All of the above advices could be one of the causes of the problem but one of the major cause of an inconsistent clutch opperation is due to a waved rotor clutch disk, which is caused by a bad clutch breaking procedure and like the real brakes on a car, the clutch system must be properly breaking before normal operation can be reached, here we talk about a couple of thousandth of millimeters of disk wavering clearances but this can cause a roughed operation of the clutch system.



    To validate this theory, it just needed to lock the clutch nut and see what happen.
    Good driver. Bad setup. Bad things will happen...

  11. #11
    RC Competitor
    Join Date
    Jan 2018
    Posts
    59
    The problem has gone away when a slipper rebuild kit was installed every time. I just orderd the Hot Racing long and short carbon fiber pads along with some stock rebuild kits (for the discs).
    Last edited by Moreguns; 10-15-2019 at 04:13 PM.

  12. #12
    RC Qualifier MECHANIC77's Avatar
    Join Date
    Sep 2016
    Location
    Canada
    Posts
    370
    Quote Originally Posted by Moreguns View Post
    The problem has gone away when a slipper rebuild kit was installed every time.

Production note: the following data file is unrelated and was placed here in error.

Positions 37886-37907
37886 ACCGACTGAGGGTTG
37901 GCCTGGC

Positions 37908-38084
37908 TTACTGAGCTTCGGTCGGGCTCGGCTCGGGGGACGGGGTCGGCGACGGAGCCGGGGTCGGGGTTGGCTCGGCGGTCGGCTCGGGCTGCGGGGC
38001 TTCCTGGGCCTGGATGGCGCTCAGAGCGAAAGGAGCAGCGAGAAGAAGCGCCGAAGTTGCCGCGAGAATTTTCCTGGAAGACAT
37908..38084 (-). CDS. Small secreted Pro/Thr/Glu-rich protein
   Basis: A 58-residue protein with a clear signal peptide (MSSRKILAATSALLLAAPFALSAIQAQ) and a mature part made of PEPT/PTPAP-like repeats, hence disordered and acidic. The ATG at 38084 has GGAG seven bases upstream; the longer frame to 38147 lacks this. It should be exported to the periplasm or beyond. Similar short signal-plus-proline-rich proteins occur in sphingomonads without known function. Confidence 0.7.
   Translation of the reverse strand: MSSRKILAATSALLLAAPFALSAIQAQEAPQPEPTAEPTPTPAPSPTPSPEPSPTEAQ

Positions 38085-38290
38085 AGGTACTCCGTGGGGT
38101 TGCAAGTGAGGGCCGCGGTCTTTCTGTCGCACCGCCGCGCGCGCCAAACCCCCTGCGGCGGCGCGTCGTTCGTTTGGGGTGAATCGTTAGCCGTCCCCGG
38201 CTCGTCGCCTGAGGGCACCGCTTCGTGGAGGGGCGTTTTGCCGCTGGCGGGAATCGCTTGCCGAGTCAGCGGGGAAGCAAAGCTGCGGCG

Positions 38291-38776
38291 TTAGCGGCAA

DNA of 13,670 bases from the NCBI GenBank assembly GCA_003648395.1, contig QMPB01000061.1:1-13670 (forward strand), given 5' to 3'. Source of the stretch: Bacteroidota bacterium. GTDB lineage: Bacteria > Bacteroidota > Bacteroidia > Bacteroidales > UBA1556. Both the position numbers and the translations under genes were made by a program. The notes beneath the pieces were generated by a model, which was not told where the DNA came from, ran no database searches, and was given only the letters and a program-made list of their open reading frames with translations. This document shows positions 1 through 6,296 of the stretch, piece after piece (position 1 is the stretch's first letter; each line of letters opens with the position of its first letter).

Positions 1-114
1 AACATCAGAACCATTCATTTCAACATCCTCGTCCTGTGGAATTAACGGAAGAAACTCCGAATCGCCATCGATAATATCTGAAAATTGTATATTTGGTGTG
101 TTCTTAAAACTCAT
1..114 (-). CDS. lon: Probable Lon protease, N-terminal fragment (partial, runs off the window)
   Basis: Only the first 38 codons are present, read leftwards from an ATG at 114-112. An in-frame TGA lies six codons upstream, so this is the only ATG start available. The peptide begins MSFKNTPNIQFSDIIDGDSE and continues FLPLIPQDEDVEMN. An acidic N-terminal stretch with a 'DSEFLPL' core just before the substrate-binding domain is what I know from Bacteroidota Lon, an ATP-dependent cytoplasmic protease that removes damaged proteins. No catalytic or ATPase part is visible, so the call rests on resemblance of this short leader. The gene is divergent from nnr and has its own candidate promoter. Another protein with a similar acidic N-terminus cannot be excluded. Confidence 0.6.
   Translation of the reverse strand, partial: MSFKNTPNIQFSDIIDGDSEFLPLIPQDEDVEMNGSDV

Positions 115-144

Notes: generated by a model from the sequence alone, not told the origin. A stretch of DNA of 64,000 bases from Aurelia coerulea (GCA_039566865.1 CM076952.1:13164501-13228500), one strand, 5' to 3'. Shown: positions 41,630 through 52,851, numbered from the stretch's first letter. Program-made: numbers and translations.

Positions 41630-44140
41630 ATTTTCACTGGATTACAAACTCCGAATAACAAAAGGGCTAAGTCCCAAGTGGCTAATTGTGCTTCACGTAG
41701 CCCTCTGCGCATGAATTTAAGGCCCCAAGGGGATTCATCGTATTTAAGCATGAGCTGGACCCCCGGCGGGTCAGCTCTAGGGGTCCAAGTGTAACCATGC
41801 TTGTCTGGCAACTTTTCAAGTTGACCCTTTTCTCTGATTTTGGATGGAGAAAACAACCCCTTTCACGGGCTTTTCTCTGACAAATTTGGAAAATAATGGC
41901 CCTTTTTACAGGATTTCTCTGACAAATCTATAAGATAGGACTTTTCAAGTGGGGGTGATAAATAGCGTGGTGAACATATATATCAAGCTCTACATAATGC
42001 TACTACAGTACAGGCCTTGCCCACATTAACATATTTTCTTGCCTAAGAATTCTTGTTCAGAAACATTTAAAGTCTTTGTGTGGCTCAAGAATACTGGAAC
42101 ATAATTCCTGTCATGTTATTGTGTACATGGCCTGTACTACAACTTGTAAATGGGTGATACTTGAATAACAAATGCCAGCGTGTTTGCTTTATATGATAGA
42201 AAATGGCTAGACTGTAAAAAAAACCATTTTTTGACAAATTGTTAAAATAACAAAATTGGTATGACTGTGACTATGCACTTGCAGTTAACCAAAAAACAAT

Yeah but I can imagine that the problem has reappear faster than the time it take to rebuild the clutch, obviously I'm exaggerating and I could be wrong but if you have the same problem at every time, I strongly suggest to proceed to a clutch break-in before normal operation of the system, the clutch parts need to be heat and cold down in a controlled manner to ensure the durability of the system and before it become fully operational.



    If you need to know an appropriate break-in procedure, feel free to reply.
    Good driver. Bad setup. Bad things will happen...

  13. #13
    RC Qualifier Synnergy's Avatar
    Join Date
    Jun 2017
    Location
    Orygun
    Posts
    902
    Quote Originally Posted by MECHANIC77 View Post
    If you need to know an appropriate break-in procedure, feel free to reply.
    Mechanic77, I'd like to learn about proper break-in!
    MTFBWY

  14. #14
    RC Champion zedorda's Avatar
    Join Date
    Sep 2015
    Location
    S.E. Michigan
    Posts
    1,126
    Quote Originally Posted by MECHANIC77 View Post
    If you need to know an appropriate break-in procedure, feel free to reply.
    I am also very curious about this clutch break-in procedure you speak of. Since I have never heard of it in the 40+ years doing RC. This should be interesting.

  15. #15
    Marshal ksb51rl's Avatar
    Join Date
    Nov 2006
    Location
    Northern NJ
    Posts
    20,527

    what are the options that work to use aluminum slipper pads on 2 WD rustler with RPM

    https://m.youtube.com/watch?v=gkESYEkwsnk
    There are other ways. This method of initial adjustment is applicable to almost all models.
    Alt-248 on the number pad = į

  16. #16
    RC Qualifier MECHANIC77's Avatar
    Join Date
    Sep 2016
    Location
    Canada
    Posts
    370
    Quote Originally Posted by Synnergy View Post